What is EMDR?
EMDR, or Eye Movement Desensitization & Reprocessing, is an integrative approach that has been extensively researched and is proven highly effective for the treatment of trauma. This approach can help to resolve traumatic experiences, whether past or present. Survivors of abuse, assault, accidents, chronic illness, combat, natural disasters or other incidents of traumatic stress have all benefited from the skillful use of EMDR. It has been shown to be twice as effective in HALF the amount of time of standard traditional psychotherapy treatments alone.
How does EMDR work?
There is no certain answer to how any modality in psychotherapy works on a neurobiological level. We do know, when a person is very upset, the brain cannot process information as it normally does. Suddenly, we are overwhelmed and our usual ability to cope is unavailable to us and the event becomes “frozen in time”. Remembering the trauma may feel as bad as going through it the first time. Over time, the stress can have a lasting negative effect, interfering with the way we perceive the world and how we relate to people. Basically, trauma has the capacity to inform all areas of your life causing you to make impulsive or unhealthy choices based on past events.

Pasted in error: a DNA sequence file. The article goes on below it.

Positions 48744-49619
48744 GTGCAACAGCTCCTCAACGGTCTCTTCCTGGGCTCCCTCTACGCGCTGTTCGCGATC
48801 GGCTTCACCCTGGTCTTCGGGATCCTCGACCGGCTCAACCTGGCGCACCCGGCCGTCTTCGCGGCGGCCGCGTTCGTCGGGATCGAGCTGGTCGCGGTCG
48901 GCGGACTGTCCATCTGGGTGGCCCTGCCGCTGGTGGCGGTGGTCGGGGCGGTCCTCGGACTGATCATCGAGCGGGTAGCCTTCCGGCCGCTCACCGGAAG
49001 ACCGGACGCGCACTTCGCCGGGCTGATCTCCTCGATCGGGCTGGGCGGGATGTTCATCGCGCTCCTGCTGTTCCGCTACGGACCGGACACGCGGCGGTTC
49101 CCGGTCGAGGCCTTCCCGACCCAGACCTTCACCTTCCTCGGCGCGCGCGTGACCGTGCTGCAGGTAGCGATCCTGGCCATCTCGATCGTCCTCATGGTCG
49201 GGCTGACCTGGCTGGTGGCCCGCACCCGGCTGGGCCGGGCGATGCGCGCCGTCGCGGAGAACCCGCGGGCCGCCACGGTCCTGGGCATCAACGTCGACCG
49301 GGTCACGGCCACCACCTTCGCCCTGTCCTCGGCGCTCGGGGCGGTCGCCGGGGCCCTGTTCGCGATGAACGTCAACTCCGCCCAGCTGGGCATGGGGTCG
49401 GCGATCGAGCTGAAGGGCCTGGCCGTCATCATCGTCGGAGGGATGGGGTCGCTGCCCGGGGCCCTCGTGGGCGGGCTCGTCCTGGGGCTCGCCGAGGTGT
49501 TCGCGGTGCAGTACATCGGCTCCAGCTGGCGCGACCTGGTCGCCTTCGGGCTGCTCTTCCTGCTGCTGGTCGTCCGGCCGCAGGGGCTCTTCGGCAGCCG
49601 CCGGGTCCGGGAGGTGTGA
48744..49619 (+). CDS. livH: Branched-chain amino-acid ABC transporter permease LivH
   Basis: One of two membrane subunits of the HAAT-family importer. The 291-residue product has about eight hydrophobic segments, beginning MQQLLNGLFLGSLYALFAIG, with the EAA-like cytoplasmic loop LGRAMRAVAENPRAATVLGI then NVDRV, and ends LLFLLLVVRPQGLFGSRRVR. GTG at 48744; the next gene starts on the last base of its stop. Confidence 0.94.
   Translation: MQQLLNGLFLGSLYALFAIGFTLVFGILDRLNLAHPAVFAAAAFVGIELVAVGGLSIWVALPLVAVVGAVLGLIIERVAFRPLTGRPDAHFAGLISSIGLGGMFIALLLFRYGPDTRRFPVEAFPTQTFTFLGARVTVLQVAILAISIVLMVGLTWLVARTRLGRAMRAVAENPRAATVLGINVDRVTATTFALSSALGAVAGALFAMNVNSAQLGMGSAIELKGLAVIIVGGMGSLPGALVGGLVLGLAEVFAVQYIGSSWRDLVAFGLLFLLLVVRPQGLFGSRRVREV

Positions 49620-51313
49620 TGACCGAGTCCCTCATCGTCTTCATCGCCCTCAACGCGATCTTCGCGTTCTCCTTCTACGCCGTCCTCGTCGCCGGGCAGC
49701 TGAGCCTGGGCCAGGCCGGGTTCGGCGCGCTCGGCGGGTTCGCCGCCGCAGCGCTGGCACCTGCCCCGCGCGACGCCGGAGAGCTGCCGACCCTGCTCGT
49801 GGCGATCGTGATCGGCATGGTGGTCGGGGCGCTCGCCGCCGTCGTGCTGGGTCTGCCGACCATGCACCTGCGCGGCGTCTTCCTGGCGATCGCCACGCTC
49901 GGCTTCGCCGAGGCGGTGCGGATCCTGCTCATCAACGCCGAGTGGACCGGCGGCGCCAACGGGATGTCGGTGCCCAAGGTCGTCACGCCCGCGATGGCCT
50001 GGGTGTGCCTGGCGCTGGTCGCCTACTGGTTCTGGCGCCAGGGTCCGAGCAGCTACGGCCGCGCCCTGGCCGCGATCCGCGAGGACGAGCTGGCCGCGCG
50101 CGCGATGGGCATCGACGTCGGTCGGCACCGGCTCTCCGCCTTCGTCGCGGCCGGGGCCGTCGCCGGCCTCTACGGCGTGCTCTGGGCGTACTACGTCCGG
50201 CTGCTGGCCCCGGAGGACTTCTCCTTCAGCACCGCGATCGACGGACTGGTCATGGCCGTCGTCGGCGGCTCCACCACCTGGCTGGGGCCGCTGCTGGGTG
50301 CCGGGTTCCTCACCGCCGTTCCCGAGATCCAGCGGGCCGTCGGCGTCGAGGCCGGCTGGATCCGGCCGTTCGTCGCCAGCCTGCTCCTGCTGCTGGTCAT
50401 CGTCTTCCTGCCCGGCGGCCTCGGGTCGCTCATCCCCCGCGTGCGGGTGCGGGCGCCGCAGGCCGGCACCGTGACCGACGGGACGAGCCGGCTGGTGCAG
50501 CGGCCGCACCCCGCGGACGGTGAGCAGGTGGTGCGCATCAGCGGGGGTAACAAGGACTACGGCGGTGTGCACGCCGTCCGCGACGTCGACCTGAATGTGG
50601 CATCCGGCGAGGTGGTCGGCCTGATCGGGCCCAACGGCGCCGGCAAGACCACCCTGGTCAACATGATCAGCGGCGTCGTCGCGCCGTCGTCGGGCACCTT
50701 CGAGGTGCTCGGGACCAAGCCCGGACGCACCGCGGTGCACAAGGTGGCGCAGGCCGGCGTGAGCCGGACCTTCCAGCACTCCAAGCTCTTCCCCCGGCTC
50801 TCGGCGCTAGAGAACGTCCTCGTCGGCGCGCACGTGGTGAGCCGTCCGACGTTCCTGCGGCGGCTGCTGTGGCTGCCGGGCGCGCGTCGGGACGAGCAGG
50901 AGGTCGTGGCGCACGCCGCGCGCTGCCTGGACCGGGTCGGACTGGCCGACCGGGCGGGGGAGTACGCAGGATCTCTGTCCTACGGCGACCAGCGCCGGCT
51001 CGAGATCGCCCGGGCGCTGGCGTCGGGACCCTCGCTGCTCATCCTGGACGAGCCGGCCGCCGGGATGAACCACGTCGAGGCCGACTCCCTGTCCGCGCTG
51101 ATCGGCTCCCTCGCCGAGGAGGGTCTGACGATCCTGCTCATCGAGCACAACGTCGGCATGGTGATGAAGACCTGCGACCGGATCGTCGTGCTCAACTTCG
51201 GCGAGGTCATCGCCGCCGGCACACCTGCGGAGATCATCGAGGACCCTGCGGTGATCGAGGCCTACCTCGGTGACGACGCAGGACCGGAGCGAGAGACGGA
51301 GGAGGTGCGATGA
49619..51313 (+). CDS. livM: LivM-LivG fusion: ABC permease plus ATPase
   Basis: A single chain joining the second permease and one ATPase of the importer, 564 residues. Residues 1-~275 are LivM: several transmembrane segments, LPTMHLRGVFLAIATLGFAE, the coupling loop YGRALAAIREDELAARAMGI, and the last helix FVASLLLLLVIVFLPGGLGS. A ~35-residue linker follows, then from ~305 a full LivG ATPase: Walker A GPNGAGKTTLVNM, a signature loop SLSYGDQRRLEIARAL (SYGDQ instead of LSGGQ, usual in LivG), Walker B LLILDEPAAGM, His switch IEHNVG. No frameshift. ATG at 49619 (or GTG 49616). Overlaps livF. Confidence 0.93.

Following a successful EMDR session, normal information processing is resumed and you will no longer relive the images, sounds and feelings when the event is brought to mind. You will still remember the event, however it will not activate or trigger you in the same way. Clients describe is as, “It feels like a fuzzy dream, now far away,” “I feel lighter,” or “It’s just not as upsetting” to name a few.
Who practices EMDR?
Mental health professionals who have taken both Part 1 and Part 2 of an EMDRIA-approved training program are considered qualified to practice EMDR. Erika Martinez-Gonzales has completed both parts of the basic training through EMDRIA. She attends regular consulting groups and attends annual trainings to continue to expand her knowledge and expertise.If you would like to learn more about EMDR you can read more on the EMDRIA website at emdr.site-ym.com or contact Erika Martinez-Gonzales, LPCC at (505) 261-9770 or email her at email@example.com